Thompson: The Essence of Inner-City Teaching and Learning
Watching Part 1 of PBS's "180 Days" is like gazing across the Grand Canyon. You want to share your feelings about it, but first you must silently revere its majesty.
This masterpiece chronicles a year at the District of Columbia's D.C. Met High School. When students like Raven Q., Raven C., and Rufus open up to the camera, this viewer forgot he was sitting on a couch. I was back in school, listening, sharing, contemplating, and feeling the same gratitude that fellow human beings would open up the way these teens do. School is not the place for adults to impose solutions. Our job is to contribute our experience, love and support, as we accept the invitation to join in their journey.
And, who would not commit to following principal Tanishia Williams-Minor wherever she dares to venture? Watching her coach the cheerleaders, I bet she could even teach me some moves! Ms. Williams-Minor understands that teaching and learning is an affair of "the Heart," not "the Head." She knows that the moral and emotional consciousness of students is the rock on which schools must be built.
I am glad that I missed the first five minutes which foreshadowed a problem with the D.C. Schools central office, so I forgot politics. For the next two hours, the filmmaker portrayed so much of humanity's most profound emotions that I completely forgot that the D.C. accountability hawks were also watching the school. Even the central office IMPACT evaluator seemed cool. Surely, any administrator could see the genius at work in leading D.C. Met.
Watching the previews for part 2, which show Ms. Williams-Minor crying before the faculty, I got sick at my stomach. I didn't feel outrage that some bureaucrats might think they know what is better for her students. I just mourned.
It was during the second viewing that disgust started to wash over me. How could bureaucrats see such a leader as accountable to them, as opposed volunteering to follow Ms. Williams-Minor wherever she and her students led? But, then again, I had only seen the preview. In part two, perhaps the central office will see what it really takes at schools like D.C. Met.
Of course, it was those extremes of emotions that make "180 Days" a work of genius. The courage and wisdom it portrays are responses to extreme trauma. No resolution is given to the paradox where we are allowed to celebrate the artistry of great educators and of great filmmaking, and bond with those wonderful kids, and yet be given no easy way out. It is a privilege to watch every scene where young people allow us into their journey, but we are not allowed to forget their travails or deny where most of their paths are going.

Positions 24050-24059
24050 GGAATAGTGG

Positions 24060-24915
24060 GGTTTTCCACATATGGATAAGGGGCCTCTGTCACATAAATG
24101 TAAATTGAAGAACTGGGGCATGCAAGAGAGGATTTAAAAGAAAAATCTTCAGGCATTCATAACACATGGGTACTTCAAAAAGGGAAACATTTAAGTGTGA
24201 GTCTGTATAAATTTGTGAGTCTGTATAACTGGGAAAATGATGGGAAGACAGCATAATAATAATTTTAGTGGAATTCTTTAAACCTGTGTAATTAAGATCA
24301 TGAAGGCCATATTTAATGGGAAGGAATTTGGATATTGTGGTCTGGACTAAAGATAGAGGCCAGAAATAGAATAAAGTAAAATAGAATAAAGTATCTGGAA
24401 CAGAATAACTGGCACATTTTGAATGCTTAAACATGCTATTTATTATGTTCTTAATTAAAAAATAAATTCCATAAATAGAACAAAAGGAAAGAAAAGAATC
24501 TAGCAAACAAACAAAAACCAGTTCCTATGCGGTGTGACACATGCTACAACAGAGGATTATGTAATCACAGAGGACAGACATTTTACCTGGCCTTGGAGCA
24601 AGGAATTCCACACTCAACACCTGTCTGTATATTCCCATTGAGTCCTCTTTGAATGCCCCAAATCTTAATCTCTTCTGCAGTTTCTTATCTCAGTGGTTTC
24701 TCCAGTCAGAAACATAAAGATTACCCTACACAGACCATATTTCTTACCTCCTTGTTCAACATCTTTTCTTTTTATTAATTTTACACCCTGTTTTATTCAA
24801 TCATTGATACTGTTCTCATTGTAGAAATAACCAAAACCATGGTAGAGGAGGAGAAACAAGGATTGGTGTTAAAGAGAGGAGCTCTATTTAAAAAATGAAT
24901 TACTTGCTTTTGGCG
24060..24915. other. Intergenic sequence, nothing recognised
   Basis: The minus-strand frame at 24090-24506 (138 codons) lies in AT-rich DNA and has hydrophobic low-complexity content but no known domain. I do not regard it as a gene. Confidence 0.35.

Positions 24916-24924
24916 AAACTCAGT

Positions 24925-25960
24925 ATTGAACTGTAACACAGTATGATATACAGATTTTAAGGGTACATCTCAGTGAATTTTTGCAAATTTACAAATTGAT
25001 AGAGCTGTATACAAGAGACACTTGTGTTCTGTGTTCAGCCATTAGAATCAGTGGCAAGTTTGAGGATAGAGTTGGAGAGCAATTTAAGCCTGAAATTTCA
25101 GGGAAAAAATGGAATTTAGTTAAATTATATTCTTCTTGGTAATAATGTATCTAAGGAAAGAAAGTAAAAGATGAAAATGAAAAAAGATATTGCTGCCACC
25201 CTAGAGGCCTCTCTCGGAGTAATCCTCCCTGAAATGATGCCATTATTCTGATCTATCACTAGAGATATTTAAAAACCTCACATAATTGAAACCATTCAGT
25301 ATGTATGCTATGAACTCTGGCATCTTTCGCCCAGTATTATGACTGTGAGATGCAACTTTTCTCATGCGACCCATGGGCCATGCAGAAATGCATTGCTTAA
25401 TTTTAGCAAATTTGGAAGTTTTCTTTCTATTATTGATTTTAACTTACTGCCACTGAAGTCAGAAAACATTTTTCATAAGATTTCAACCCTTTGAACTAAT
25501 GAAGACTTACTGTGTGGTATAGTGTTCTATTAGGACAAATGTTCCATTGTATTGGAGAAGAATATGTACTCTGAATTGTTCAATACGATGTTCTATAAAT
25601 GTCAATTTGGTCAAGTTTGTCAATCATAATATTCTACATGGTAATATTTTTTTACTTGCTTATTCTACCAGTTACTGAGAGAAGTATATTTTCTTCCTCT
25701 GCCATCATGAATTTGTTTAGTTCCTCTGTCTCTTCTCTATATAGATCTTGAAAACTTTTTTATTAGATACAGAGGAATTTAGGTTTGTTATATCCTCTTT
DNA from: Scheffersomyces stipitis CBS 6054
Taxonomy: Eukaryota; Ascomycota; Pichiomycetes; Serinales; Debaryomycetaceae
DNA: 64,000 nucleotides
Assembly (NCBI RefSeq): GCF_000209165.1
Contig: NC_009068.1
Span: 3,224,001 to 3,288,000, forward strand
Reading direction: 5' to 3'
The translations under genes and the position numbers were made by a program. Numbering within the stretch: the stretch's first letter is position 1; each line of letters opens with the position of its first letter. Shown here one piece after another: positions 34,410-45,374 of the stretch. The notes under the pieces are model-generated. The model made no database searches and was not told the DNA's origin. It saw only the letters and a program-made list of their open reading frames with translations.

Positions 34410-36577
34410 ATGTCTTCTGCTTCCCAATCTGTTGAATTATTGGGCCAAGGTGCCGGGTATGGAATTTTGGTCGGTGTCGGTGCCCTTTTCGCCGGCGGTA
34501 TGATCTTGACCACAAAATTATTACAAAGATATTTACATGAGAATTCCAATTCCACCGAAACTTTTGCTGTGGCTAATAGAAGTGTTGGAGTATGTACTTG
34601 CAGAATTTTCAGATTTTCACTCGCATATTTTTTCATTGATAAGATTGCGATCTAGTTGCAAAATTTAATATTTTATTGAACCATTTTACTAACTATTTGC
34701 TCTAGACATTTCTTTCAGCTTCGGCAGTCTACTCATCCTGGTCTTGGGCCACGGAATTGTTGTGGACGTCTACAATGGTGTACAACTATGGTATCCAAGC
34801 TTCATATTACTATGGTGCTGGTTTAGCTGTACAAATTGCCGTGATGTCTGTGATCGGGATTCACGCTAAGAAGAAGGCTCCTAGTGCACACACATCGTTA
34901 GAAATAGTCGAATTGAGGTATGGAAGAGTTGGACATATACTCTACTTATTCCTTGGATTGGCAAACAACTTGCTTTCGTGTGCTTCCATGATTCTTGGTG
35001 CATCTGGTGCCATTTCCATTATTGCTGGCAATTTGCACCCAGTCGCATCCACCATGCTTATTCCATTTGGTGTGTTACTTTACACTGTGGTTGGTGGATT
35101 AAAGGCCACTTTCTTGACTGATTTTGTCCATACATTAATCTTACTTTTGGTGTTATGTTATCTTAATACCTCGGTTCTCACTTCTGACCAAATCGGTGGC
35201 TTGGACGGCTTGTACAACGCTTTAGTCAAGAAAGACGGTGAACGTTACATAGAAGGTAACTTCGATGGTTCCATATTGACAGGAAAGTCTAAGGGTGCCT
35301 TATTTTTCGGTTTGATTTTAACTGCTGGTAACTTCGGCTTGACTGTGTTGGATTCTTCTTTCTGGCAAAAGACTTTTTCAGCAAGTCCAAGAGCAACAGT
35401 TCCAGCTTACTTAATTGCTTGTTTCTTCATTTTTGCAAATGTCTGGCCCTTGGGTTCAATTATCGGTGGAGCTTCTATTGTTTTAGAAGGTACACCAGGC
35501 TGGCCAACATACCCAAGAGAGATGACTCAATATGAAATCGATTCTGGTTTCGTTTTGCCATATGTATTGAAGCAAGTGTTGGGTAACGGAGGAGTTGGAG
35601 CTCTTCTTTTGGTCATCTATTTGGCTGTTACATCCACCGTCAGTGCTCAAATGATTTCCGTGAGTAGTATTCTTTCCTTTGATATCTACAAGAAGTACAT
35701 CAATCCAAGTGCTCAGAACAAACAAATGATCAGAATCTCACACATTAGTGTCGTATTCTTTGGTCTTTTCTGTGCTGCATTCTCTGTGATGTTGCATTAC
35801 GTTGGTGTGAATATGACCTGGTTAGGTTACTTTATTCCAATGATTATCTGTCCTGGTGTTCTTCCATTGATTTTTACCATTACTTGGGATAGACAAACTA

I must make one political point. It parallels the absurdity of central office "reformers" placing their theories over the hard-earned wisdom of Ms. Williams-Minor. Why are we fooling around with Common Core? We already have PBS's inspired curriculum-makers. Why not provide students and teachers with pbs.org (and npr.org) and then share ways of learning from them? Why reinvent the wheel instead of building on their excellence?
O.K. I know we need curricula, evaluations, and bureaucracies. They are minor annoyances compared to the burdens of Raven, Raven, and Rufus. But, where did we get the idea that "accountability" can play more than a bit part in school improvement?
I can't wait for Part Two. Who knows? Maybe viewers from all backgrounds will be inspired by Ms. Williams-Minor. Perhaps we will all be humbled by "180 Days," and we will all try to redefine ourselves as contributors to the team sport of teaching and learning. And, maybe there will be a happy ending or, at least, the happiest ending that we can expect in the battle against extreme poverty and trauma.-JT(@drjohnthompson) Image via.